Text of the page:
Echoing a 2014 ruling in S.A.S v. France, the court cited the vague idea of “living together” as justification for the bans. Nowhere does the European Convention on Human Rights state that “living together” can be adequate grounds for restricting rights. The court accepted the Belgian government’s argument that wearing clothing that obstructs the face is “incompatible, in Belgian society, with social communication and, more generally the establishment of human relations.”
Perversely, this week’s ruling could hinder exactly this kind of social interaction, isolating women who elect to wear full-face veils. Two of the women who brought the case said the ban had severely curtailed their lives, forcing them to abandon the niqab or remain housebound.
There is no denying that the ban’s impact falls most heavily on women who wear the full-face veil – even the court acknowledges that Muslim women are disproportionately affected. After all, what other face-covering garment is regularly worn in public? Despite the blatantly unequal burden on women, the court declined to rule the law discriminatory, finding it is not unreasonable or beyond justification, while dismissing concerns about the undue burden placed on women.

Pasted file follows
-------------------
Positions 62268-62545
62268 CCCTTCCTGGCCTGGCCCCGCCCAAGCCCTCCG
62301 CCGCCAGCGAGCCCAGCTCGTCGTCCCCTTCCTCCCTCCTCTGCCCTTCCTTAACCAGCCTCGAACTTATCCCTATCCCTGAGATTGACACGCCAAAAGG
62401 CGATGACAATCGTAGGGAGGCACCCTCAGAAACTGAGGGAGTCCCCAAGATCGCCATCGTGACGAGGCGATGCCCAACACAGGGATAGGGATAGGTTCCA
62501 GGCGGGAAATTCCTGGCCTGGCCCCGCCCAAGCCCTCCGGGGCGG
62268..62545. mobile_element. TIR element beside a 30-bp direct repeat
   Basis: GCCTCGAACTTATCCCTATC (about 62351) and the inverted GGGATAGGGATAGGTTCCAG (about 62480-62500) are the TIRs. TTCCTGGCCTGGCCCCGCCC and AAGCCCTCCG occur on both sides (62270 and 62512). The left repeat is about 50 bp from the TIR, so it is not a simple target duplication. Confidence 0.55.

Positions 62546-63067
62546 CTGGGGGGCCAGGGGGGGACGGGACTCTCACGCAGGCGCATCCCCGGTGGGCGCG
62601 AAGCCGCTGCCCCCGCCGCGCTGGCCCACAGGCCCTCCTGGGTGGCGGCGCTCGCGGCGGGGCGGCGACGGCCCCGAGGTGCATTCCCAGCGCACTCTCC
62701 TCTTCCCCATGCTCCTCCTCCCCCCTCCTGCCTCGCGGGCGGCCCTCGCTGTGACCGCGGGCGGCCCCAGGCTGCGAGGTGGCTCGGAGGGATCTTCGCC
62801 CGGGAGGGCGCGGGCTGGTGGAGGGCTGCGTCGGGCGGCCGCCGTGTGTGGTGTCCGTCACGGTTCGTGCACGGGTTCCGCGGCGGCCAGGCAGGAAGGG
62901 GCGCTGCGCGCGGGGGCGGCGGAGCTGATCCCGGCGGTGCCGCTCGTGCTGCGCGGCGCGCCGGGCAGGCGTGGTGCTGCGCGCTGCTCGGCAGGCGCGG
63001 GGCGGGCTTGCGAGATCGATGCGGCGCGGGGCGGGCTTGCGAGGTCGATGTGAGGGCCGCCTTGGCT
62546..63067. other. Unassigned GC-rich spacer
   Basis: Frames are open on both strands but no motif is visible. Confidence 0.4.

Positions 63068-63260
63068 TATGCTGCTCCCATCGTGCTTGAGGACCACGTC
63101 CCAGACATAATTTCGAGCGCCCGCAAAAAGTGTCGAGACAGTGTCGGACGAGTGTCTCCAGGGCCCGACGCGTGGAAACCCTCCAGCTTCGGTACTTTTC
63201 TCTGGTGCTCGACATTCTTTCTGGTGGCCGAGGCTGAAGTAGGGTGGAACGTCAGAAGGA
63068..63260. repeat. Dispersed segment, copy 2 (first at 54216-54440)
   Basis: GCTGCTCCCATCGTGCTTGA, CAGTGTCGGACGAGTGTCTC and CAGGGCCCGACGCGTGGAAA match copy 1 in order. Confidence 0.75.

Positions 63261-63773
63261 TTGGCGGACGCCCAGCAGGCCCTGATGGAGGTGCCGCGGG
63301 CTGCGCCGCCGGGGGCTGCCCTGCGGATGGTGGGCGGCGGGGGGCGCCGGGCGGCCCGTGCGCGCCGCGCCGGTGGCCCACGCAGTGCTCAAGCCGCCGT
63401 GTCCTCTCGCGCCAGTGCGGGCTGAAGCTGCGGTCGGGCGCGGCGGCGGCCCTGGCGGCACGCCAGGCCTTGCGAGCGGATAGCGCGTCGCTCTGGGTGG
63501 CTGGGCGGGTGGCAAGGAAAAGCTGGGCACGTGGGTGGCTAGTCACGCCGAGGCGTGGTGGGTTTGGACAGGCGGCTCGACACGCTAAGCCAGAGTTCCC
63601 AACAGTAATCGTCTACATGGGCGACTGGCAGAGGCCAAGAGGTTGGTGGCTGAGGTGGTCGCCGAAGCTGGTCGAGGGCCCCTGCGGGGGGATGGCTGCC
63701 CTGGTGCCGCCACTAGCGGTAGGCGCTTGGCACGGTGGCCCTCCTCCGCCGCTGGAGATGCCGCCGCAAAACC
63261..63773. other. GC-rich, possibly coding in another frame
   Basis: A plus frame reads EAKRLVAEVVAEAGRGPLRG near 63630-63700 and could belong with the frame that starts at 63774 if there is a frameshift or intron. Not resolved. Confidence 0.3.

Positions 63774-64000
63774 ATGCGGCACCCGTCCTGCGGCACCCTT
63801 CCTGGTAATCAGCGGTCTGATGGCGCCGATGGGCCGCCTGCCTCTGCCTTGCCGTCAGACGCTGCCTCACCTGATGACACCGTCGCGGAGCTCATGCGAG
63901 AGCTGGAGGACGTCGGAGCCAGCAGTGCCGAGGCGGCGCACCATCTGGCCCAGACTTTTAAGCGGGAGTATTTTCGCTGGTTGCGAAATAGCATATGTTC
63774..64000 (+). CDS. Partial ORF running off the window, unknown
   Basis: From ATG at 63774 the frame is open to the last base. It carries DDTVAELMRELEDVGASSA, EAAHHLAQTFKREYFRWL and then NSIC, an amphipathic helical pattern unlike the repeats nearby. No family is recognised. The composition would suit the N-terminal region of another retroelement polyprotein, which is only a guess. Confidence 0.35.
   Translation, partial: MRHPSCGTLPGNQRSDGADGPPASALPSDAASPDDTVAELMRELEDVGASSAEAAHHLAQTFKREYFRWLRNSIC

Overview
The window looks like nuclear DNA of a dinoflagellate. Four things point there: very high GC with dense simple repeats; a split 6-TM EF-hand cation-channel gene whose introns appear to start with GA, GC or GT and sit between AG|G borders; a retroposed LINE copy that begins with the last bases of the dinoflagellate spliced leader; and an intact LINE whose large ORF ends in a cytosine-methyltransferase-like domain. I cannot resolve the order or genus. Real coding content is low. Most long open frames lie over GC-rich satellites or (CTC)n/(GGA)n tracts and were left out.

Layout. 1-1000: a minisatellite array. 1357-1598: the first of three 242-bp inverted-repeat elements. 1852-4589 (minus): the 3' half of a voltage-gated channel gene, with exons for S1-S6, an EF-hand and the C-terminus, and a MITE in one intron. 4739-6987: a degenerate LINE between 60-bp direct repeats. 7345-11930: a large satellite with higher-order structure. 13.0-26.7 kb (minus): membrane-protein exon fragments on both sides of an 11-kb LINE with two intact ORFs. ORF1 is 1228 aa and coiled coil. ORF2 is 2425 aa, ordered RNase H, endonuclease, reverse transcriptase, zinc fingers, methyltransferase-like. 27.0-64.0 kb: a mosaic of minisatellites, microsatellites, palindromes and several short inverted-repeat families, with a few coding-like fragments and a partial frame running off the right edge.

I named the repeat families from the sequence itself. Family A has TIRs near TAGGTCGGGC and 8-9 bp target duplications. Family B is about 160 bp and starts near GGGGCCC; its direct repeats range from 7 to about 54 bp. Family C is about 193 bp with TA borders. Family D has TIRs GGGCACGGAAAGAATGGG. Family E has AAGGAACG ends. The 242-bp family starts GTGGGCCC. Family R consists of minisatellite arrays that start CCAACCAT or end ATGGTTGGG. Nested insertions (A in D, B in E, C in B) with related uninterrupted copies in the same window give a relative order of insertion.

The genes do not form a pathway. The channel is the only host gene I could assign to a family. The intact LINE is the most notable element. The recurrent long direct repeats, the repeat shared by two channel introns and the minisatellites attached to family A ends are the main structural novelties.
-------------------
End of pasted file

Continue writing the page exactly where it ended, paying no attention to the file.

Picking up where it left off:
Just as women should not be forced to wear the niqab or other religious dress, they should not be denied the choice or punished for doing so. Nor should they – or other citizens – be subject to unreasonable or discriminatory limitations on their freedom of religion or right to express it. These rulings embolden other governments to dictate how women can dress, and send a dangerous message that it is acceptable to curtail women’s freedom of expression and belief.
Fostering human relations is a laudable goal. But forcing women to choose between wearing what they want and being able to appear in public isn’t the way to do it.